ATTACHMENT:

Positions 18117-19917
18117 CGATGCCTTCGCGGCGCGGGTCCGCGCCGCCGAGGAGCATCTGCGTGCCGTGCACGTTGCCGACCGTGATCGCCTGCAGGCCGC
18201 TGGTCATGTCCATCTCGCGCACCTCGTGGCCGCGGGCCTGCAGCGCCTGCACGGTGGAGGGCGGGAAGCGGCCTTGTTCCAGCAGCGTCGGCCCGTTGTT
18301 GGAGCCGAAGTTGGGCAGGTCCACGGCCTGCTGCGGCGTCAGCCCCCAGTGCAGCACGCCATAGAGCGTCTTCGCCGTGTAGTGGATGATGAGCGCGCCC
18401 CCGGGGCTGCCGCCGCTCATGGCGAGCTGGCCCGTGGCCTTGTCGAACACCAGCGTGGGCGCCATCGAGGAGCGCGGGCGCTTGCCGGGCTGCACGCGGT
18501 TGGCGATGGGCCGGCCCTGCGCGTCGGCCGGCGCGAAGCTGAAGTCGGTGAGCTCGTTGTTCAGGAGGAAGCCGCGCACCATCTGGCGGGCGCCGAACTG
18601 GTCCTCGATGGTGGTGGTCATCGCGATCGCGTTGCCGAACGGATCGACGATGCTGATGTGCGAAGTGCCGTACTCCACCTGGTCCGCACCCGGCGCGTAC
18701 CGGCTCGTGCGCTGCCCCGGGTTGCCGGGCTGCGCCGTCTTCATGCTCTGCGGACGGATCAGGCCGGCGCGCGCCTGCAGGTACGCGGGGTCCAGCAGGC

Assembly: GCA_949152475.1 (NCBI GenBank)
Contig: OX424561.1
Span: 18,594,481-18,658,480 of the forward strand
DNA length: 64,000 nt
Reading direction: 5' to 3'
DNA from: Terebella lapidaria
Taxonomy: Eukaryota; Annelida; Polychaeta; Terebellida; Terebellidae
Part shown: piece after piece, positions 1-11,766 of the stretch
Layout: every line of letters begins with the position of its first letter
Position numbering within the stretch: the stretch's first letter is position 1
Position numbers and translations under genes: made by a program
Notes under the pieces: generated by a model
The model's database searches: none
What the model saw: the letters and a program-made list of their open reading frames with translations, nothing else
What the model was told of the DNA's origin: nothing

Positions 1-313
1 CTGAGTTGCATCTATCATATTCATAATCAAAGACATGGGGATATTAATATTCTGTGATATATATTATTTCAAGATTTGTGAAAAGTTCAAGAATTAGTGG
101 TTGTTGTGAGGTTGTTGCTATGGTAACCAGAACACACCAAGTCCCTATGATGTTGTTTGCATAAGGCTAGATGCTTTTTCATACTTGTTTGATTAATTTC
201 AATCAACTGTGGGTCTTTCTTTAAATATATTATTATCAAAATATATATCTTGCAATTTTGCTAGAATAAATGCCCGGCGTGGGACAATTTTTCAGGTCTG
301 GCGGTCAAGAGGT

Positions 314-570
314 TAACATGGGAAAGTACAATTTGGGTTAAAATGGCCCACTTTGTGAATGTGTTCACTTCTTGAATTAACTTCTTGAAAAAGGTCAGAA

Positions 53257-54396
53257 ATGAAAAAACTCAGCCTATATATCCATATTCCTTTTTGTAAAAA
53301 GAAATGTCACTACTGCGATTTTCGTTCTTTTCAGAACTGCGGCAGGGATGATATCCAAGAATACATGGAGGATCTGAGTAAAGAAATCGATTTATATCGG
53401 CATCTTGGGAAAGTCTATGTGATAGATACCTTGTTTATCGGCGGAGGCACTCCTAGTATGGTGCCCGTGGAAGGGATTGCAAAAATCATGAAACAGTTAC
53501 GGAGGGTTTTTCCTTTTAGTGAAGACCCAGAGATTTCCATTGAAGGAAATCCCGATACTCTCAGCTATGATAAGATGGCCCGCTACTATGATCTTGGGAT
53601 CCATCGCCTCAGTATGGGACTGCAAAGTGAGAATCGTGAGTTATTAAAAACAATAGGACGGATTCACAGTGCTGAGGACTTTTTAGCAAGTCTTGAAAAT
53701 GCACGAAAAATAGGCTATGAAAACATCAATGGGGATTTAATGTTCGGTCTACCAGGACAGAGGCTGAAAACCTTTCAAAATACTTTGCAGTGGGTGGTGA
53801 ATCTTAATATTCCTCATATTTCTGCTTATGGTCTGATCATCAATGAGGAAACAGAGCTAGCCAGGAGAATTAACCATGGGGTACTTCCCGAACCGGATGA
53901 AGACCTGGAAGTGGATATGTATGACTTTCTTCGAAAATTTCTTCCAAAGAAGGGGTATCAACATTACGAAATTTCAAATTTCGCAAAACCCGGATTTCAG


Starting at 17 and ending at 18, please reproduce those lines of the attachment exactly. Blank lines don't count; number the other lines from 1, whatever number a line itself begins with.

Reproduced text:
Layout: every line of letters begins with the position of its first letter
Position numbering within the stretch: the stretch's first letter is position 1